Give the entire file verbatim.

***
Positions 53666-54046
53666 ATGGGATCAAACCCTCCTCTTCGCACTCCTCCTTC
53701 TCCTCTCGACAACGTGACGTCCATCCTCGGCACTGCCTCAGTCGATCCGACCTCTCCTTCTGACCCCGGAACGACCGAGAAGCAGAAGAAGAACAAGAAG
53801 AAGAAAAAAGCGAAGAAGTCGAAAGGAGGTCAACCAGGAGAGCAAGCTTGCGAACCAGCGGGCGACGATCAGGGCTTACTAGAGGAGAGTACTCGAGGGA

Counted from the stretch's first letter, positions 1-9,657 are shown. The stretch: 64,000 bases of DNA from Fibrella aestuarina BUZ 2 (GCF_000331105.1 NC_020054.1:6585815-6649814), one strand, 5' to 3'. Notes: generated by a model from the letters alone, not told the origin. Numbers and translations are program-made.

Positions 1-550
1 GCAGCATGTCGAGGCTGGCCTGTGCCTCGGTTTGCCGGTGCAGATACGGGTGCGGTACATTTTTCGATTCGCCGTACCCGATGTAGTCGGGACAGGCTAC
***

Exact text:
Positions 53666-54046
53666 ATGGGATCAAACCCTCCTCTTCGCACTCCTCCTTC
53701 TCCTCTCGACAACGTGACGTCCATCCTCGGCACTGCCTCAGTCGATCCGACCTCTCCTTCTGACCCCGGAACGACCGAGAAGCAGAAGAAGAACAAGAAG
53801 AAGAAAAAAGCGAAGAAGTCGAAAGGAGGTCAACCAGGAGAGCAAGCTTGCGAACCAGCGGGCGACGATCAGGGCTTACTAGAGGAGAGTACTCGAGGGA

Counted from the stretch's first letter, positions 1-9,657 are shown. The stretch: 64,000 bases of DNA from Fibrella aestuarina BUZ 2 (GCF_000331105.1 NC_020054.1:6585815-6649814), one strand, 5' to 3'. Notes: generated by a model from the letters alone, not told the origin. Numbers and translations are program-made.

Positions 1-550
1 GCAGCATGTCGAGGCTGGCCTGTGCCTCGGTTTGCCGGTGCAGATACGGGTGCGGTACATTTTTCGATTCGCCGTACCCGATGTAGTCGGGACAGGCTAC